Apple Announces Decision to Ditch Passwords

Apple's new "Passkey" feature plans to replace passwords for good - and Google and Microsoft are right behind.
Isobel O'Sullivan

It's official, after years of a slow and steady decline, the sun may finally be setting on the humble password. At Apple's annual Worldwide Developer Conference (WWDC), the tech giant announced it would be ditching the password in favor of passwordless logins as early as September.

Apple's security replacement, Passkey, uses Face and Touch ID to authenticate the user's identity, and will be introduced across Safari and iOS first. Google and Microsoft also plan to implement similar models soon.

With weak and ineffective passwords responsible for 81% of cyber attacks worldwide, and the most commonly used password often hacked in seconds, it's clear that adequate password managers and robust security solutions aren't just an option, they're necessary.

So, as we embark on a passwordless future, here's what you need to know about the password's latest successor – passkeys.

Passwords Are Out, Passkeys Are In

Described by the company as “next-generation credentials that are safer and easier to use than standard passwords”, the new verification method aims to make entering codes manually a thing of the past. 

What Is a Passkey?

Instead of characters, Passkeys rely on biometric data, like Face and Touch ID, to grant users access to sites or platforms. Because it's so difficult to replicate, Passkeys are said to be one of the most secure verification methods out there.

In fact, according to Darin Adler, Apple's VP for internet technology, Passkey codes provide one of the highest forms of protection against your data being phished, leaked, or hacked.

Passkeys are a standard-based technology that, unlike passwords, are resistant to phishing, are always strong, and are designed so that there are no shared secrets. – Apple's support document 

How do Passkeys Work?

Well, according to Apple's support document, the Passkey verification method is built on standard Web Authentication and uses a unique cryptographic key pair for each website or account it's stored on.

What this means is that a copy of the Passkey is locked into the website or app, and is only able to be unlocked by the users' matching biometric information.

Because the second key is private and only available to the user, it's less likely to be stolen, phished, or hacked by malicious actors. According to Apple's own statement, this makes the measure even more secure than two-factor authentication.

Apple, Google, and Microsoft Buddy Up

While Apple is one of the first companies to pencil in a release date for Passkeys, it's not the only tech firm looking to move away from passwords.

The Fast Identity Online (FIDO) Alliance, a U.S-based tech industry group, has been working towards a passwordless future for the last ten years. This March, the organization established a way to safely store cryptographic keys. By using this development as a springboard, Apple was then able to transform Passskeys from a vision to reality.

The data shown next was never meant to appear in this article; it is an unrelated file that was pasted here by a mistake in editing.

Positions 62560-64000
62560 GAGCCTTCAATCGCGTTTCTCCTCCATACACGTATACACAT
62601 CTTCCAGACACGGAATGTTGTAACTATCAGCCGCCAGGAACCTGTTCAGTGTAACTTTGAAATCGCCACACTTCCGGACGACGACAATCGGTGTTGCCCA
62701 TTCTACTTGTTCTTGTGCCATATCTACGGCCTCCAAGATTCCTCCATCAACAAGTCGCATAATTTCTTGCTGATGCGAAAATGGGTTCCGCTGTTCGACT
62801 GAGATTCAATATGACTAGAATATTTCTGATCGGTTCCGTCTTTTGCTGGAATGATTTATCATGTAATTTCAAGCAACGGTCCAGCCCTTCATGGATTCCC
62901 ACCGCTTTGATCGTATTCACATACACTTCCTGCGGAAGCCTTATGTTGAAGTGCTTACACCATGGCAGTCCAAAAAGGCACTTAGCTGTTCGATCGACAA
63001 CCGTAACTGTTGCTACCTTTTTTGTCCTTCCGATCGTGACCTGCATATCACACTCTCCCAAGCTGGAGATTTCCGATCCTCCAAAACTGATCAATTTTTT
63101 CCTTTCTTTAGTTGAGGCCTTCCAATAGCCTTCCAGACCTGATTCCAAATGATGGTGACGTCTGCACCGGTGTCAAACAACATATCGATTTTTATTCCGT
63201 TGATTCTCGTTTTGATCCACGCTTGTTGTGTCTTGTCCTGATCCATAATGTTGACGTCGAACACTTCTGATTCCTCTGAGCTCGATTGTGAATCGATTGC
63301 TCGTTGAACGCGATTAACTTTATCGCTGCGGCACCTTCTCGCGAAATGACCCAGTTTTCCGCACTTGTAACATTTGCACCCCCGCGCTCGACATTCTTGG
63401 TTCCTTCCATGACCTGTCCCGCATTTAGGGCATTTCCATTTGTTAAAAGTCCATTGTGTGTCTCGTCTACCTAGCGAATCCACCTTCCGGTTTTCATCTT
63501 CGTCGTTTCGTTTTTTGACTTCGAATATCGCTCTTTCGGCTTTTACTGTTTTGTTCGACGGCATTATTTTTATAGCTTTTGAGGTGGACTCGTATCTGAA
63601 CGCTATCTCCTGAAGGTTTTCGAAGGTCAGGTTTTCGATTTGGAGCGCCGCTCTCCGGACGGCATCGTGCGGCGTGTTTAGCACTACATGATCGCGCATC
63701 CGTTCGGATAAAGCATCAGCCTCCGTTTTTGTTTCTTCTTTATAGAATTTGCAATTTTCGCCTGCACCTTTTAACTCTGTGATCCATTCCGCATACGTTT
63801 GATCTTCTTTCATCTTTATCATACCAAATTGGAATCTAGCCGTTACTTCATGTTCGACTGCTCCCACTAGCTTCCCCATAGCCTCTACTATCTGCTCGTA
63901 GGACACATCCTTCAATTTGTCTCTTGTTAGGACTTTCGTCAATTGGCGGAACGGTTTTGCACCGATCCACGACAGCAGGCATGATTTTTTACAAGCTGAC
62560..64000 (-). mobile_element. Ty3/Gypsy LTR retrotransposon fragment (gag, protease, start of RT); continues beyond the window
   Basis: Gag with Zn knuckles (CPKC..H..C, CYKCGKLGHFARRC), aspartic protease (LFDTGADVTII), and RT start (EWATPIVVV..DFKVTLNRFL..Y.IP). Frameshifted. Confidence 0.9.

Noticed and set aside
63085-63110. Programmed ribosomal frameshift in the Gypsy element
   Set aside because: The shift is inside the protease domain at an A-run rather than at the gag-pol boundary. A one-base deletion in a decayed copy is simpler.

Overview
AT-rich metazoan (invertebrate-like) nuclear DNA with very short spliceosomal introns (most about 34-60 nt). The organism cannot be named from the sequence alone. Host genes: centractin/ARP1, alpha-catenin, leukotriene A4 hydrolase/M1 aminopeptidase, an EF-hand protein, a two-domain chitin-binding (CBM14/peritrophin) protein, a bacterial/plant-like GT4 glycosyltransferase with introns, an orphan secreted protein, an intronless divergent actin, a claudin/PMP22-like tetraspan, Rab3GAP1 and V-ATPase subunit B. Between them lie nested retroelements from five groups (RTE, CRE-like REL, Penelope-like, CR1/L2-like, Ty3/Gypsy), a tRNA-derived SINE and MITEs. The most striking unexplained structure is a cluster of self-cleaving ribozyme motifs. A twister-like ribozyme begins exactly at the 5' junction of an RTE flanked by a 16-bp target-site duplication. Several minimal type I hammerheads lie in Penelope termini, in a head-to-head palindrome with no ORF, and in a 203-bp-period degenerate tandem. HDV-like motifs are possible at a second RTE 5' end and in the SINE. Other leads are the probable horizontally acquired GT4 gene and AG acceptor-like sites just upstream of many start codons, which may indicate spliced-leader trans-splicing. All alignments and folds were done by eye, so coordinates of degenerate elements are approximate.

Alongside Apple, Microsoft and Google have also developed passkeys through the FIDO alliance. Microsoft is planning to introduce passkey support across Windows in the coming months, and Google is planning to launch a passkey option across both Chrome and Android platforms later this year.

What Might a Passwordless Future Look Like?

As big tech gets serious about embracing new security systems, you might be wondering what impact this will have on users.

There's no denying that by removing the necessity of passcodes, the web could become a much safer place. Cryptographic solutions like Passkeys will make it increasingly difficult for bad actors to break into personal accounts. And not only is this likely to reduce instances of phishing attacks, network hacks, and data breaches – it could also provides users with a more simple and faster way to log in.

But while the future of online verification looks bright, passwords aren't done away with just yet. Before solutions like Passkeys enter the mainstream, passwords will continue to be used to secure devices globally — and this may not be as bad as you think.

When used effectively, passwords can still form powerful lines of defense. Users just need to come up with solid codes and avoid repeating them across platforms. This doesn't need to be hard, either. By using password managers, all your passwords can be generated and stored from a single platform.

Read our guide to the best password managers to leave weak, hackable passwords in the past.

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Isobel is a writer at Tech.co with a wealth of experience covering business and technology news. Since specializing in Digital Anthropology at University College London (UCL), she’s been a regular contributor to Market Finance’s blog and has also spent time working as a freelance tech researcher. As a writer, Isobel takes a particular interest in issues regarding data security, social media, and emerging business technology.

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